In retrospect, I should have had a gyn/onc do my surgery. Because of my history and my family history
and some of the gyn problems I have had in the past, that would have been my best bet. I am THANKFUL that I did have a very good GYN who knew enough at least to be careful and refused to do any other surgery than abdominal. While he saw nothing in specific to be concerned about, he knew that sometimes imaging does not give you the whole picture. My uterus was removed intact which added greatly to having a better prognosis. Perhaps you could ask your gyn to do a different proceedure? Anyway, ca found in fibroids is a very rare thing and you are probably ok...but do try to err on the side of caution.
Beachball
  #5  
Unread 11-11-2006, 11:26 AM
uterine cancer after breast cancer?

yogaswim
So many decisions to make. It is good that you are asking questions. I have not had breast cancer or uterine cancer, mine was ovarian. That being said, if you are at all concerned about unterine cancer, I would suggest going with the recommendation of the gyn/onc. You can always get another opinion if you wish.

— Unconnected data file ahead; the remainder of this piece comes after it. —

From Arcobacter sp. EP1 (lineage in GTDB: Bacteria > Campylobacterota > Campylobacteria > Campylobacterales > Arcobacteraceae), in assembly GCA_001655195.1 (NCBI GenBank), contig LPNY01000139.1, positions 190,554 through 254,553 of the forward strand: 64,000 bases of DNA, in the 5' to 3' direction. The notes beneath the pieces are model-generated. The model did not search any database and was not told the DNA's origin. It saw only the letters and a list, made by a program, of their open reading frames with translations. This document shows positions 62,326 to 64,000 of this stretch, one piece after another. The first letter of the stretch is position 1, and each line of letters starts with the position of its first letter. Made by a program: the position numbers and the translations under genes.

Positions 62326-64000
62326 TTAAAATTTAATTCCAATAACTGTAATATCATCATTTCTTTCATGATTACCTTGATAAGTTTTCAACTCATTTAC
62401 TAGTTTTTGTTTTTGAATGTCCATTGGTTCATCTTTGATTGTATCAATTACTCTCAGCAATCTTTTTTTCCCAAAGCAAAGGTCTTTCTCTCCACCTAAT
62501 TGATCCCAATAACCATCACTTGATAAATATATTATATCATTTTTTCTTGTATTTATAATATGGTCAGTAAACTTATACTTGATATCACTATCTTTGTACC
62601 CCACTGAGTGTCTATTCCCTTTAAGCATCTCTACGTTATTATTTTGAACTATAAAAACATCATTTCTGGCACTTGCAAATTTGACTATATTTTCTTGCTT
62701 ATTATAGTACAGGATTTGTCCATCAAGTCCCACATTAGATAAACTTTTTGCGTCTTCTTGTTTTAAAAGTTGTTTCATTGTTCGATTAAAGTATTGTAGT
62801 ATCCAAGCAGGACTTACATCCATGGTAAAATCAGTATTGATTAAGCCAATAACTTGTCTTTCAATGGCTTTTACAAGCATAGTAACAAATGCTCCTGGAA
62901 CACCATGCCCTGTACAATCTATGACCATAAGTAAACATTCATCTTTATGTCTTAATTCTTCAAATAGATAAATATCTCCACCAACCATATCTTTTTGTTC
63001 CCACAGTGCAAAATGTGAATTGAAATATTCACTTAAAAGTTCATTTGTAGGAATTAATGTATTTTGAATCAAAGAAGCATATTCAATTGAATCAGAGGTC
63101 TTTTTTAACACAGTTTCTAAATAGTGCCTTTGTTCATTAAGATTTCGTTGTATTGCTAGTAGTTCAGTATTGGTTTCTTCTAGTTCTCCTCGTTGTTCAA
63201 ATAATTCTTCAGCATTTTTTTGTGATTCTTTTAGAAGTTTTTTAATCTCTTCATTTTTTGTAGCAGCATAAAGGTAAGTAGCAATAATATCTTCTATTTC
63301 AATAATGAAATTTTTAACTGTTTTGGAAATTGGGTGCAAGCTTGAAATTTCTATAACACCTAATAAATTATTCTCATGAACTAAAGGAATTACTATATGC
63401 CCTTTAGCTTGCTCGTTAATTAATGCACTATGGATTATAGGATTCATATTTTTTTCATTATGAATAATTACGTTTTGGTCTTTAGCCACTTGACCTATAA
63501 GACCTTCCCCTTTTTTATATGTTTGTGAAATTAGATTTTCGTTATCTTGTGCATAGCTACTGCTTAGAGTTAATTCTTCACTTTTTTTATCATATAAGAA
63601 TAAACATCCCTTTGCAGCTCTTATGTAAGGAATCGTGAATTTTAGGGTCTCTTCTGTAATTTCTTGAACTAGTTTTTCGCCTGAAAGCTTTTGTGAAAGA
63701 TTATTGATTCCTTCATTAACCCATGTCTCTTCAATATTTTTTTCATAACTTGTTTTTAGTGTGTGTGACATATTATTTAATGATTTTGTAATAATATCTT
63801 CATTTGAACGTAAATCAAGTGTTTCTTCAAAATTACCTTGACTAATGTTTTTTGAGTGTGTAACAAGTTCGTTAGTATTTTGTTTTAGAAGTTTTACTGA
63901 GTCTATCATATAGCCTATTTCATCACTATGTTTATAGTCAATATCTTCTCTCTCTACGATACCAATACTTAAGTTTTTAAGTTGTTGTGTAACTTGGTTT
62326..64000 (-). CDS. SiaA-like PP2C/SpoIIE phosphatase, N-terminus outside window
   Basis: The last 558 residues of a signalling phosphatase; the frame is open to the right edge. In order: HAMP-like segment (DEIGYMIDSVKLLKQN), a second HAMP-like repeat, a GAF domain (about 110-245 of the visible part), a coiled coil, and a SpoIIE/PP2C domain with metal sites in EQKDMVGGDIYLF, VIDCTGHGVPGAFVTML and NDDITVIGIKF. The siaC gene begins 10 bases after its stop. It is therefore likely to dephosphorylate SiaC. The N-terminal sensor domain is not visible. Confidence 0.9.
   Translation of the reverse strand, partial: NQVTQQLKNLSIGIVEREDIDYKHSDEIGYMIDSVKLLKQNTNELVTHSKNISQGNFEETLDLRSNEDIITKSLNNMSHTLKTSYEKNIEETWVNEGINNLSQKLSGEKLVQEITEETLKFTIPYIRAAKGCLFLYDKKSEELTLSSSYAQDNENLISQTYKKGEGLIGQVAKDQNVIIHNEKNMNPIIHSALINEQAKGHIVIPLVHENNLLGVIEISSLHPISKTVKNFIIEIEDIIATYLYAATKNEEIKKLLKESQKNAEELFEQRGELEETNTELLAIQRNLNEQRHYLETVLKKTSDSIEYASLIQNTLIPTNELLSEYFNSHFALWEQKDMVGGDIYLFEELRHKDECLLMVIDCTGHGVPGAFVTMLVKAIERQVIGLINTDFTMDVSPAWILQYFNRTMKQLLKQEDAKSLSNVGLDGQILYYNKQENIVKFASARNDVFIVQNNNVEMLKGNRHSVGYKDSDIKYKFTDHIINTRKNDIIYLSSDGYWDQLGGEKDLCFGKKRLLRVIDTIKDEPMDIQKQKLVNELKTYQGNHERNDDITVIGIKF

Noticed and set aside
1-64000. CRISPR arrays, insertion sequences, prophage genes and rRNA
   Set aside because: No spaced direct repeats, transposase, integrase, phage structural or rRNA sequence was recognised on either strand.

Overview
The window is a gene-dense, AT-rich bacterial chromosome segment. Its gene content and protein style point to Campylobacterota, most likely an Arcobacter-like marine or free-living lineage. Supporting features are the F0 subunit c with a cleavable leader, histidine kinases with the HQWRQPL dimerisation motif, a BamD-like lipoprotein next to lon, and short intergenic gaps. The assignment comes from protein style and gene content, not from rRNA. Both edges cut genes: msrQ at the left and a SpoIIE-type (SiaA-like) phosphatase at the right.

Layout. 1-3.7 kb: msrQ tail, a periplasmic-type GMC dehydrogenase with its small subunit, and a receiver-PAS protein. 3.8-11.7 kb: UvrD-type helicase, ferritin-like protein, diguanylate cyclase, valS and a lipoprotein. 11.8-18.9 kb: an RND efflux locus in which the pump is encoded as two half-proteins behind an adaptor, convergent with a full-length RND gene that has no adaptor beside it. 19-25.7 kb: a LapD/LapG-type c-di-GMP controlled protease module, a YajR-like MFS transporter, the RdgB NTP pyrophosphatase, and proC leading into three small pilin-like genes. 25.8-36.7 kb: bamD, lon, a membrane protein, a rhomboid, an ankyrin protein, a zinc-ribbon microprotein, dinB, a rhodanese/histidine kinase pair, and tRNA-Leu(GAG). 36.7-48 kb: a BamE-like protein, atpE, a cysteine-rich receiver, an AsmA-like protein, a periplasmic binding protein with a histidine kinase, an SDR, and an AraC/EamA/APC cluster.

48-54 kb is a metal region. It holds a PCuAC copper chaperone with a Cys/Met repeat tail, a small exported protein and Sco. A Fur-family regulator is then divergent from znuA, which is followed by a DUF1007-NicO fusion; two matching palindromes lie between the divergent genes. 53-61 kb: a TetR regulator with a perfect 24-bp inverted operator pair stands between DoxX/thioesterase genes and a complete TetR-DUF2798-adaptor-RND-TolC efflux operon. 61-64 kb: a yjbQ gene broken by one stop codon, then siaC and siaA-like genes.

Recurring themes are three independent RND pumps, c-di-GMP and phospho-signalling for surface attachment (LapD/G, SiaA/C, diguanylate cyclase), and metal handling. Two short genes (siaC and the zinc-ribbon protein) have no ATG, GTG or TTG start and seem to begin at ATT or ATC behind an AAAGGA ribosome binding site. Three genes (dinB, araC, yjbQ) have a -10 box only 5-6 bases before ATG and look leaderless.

A CA 125 is one tool in the diagnosing of ovarian cancer. It is not very accurate so it is one thing they use in the diagnosing and treating of this cancer. I am not aware of it being used in the diagnosing of other cancers.

s and ers
Jane
  #6  
Unread 11-12-2006, 12:21 PM
uterine cancer after breast cancer?

Hi Yogaswim,
As Beachball already mentions, it is very important to determine whether the gyn/onc thinks there is a chance of uterine cancer or perhaps another cancer present. What did he/she think of the endo biopsy? I understand that since the biopsy cannot cover the entire area, there is the possiblity that pre-cancerous or even cancerous cells can be lurking even if the biopsy showed things as normal. Perhaps other tests can be done. For example, for uterine cancer often a vaginal sonogram is done and sometime even a D&C.
Also, have you had tamoxifen treatments for your breast cancer? There is an increased incidence of endometrial cancer in patients treated with tamoxifen and thus they are advised to have follow-up pelvic examinations and any abnormal uterine bleeding needs to be carefully assessed.
If cancer is at all even remotely possible, you will want a gyn/onc at least present to take over if cancer appear during the surgery. I think many gyn/oncs would want to avoid a hysterectomy that involves morcellation of the uterus (taking it out in pieces) and you want to be sure to have the best kind of hysterectomy for your particular case.
Pls let us know how you make out.
s,
peggiesue
  #7